When you race, you just go for it, supported by a huge aerobic capacity.

 

I also don't think that this is LSD per se. It's 'train at your max aerobic capacity' which is a different thing, and the argument for is is quite compelling.

 

The typical comments made by people who have used this method go along the lines of 'after five months of training like this I went into my first race of the season with no confidence, wondering if I'd even finish' They then would win, or post personal bests.

 

His argument is that training at that HR is the most effective zone to train in. If you do ANYTHING else, you are getting less effective training / sabotaging your aerobic capacity and hence will do less well that a person of equivalent ability who has stuck to the zone.

 

Intuitively it seems wrong to do no hill sprints, lactate threshold training etc. So I'm not going to do this before Sani, but I think that post Sani I might give it a go for a couple of months and see what happens.

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PS: his claim to fame is training tri-athletes, so this is not just a 'recipe' for runners.

 

I bought the book :) If it has anything interesting to add, I will post in this thread.

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  • 3 years later...

I purchased two books by Dr Phil Maffetone on his training methods and must admit they are quite unique. I come from a background of interval training and periodization, so to read about training at the aerobic threshold of 180 minus age (plus/minus a few for certain variables) does sound crazy.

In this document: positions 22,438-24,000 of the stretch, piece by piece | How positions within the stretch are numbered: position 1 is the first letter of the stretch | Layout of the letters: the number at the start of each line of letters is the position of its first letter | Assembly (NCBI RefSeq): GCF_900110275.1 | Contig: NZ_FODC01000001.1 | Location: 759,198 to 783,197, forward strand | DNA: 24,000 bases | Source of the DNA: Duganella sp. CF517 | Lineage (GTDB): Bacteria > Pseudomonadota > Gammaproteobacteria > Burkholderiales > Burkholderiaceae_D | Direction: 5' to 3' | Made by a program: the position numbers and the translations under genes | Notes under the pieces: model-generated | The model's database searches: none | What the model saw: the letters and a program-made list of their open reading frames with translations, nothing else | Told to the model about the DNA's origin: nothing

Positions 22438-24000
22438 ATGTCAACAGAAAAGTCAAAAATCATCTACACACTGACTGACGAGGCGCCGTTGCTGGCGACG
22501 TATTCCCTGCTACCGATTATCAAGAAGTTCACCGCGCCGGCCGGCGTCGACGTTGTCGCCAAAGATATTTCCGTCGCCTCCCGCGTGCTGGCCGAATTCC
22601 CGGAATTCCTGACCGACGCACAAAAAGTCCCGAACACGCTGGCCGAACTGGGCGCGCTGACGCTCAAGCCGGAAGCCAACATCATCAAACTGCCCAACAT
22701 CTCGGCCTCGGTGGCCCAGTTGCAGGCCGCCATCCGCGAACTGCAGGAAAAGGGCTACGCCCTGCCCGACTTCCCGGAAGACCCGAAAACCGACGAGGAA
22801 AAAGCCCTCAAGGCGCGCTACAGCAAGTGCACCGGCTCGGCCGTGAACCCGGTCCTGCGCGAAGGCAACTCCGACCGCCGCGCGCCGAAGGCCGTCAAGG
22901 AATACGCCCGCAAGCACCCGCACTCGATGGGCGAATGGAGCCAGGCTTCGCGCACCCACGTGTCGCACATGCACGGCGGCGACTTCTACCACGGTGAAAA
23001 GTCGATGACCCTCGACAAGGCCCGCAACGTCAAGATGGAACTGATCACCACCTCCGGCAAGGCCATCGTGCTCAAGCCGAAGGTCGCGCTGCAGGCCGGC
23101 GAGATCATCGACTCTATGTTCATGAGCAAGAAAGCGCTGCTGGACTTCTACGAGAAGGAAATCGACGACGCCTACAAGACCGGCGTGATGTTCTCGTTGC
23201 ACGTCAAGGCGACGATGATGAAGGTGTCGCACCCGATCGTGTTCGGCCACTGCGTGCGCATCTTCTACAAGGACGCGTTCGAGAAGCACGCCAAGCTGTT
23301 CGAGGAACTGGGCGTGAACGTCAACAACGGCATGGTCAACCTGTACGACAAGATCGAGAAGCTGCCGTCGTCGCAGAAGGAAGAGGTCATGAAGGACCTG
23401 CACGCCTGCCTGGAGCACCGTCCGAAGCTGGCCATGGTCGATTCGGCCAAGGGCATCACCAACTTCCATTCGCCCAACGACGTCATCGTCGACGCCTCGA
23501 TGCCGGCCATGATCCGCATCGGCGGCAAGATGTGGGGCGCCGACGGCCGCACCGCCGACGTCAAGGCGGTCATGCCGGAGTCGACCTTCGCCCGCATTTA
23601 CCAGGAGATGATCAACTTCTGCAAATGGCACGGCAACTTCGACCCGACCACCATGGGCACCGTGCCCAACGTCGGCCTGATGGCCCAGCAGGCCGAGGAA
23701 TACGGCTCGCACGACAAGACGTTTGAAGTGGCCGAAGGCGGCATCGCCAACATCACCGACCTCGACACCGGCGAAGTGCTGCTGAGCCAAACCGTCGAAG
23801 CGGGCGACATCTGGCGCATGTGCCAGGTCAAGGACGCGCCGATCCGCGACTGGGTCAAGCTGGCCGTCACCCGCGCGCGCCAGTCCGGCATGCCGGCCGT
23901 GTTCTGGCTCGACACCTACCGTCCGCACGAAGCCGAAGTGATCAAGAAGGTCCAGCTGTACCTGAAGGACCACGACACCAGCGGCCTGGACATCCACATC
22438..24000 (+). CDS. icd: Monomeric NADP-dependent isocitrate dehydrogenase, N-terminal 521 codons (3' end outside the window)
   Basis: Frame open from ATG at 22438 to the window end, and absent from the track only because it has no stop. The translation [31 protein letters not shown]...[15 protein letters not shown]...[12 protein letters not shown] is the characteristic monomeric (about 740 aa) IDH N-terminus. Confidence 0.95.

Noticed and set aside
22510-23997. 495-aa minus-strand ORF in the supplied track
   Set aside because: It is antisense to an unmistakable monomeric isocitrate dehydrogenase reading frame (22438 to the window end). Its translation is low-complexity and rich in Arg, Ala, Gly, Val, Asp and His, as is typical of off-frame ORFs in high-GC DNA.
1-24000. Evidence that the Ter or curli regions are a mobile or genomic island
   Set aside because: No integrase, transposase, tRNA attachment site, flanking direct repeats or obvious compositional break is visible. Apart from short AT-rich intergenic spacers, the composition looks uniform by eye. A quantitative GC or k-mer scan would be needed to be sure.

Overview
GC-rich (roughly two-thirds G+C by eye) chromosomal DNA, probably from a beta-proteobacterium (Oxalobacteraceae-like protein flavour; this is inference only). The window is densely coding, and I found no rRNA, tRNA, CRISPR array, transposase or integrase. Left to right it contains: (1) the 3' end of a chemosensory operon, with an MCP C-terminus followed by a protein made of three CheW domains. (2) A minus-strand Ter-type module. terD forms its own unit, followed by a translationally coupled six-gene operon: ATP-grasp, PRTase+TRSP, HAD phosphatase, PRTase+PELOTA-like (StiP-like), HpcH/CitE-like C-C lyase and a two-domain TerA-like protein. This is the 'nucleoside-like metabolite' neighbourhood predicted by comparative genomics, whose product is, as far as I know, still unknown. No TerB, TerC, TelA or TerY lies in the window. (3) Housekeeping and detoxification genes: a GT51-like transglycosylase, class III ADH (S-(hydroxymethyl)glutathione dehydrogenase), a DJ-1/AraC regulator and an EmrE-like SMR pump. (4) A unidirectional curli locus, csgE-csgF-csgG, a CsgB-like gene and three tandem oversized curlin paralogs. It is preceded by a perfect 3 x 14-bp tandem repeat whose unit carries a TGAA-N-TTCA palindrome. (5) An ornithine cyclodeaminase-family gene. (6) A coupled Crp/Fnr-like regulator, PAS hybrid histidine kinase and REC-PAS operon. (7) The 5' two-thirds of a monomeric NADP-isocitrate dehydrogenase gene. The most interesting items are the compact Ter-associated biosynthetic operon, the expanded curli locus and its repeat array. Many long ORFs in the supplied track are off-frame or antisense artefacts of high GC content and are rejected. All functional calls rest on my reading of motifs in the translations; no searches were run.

Every article on his method only really talks about the heart rate formula, and this is a pity, because the heart rate formula is only one component behind his multi-faceted philosophy. 

 

His approach to endurance sport (big emphasis on endurance here too) is very holistic, looking at how you manage stress (work, family, and training stress), your diet (cutting out all carbs and eating only free range meat and organic vegetables, basically to teach your body to use fat for fuel instead of carbs) as well as tracking your progress only once a month (known as MAF Tests - i.e. running 3 km at aerobic output and measuring your time per km, then comparing these over a few months - as opposed to measuring your heart rate every morning and other compulsive habits) and then limiting your "anaerobic" efforts, so what would be considered "interval training" to only two sessions a week of no longer than 45 minutes for total workout duration, and never closer than 48 hours to each other. 

 

When you place all the factors he talks about together, the theory (and it has worked for Mike Allen - 6 time Hawaii Iron Man Champ - amongst others) is that your body increases aerobic output at that heart rate threshold to the point where you can go faster for longer without tapping into your blood sugar reserves. He does also make exceptions for hill climbs and efforts required to stay with the group, and how to manage this, as your heart rate goes anaerobic (above the 180-age threshold), but ideally you want to limit your time spent on long rides "in the red".

 

The biggest problem with his methodology is that us mere mortals lack the discipline to instil it properly - i.e. train on this method for 5 months until it "clicks" - but I am trying and will be interested to see how my Berg River Canoe Marathon next week and the Swazi Frontier goes in October.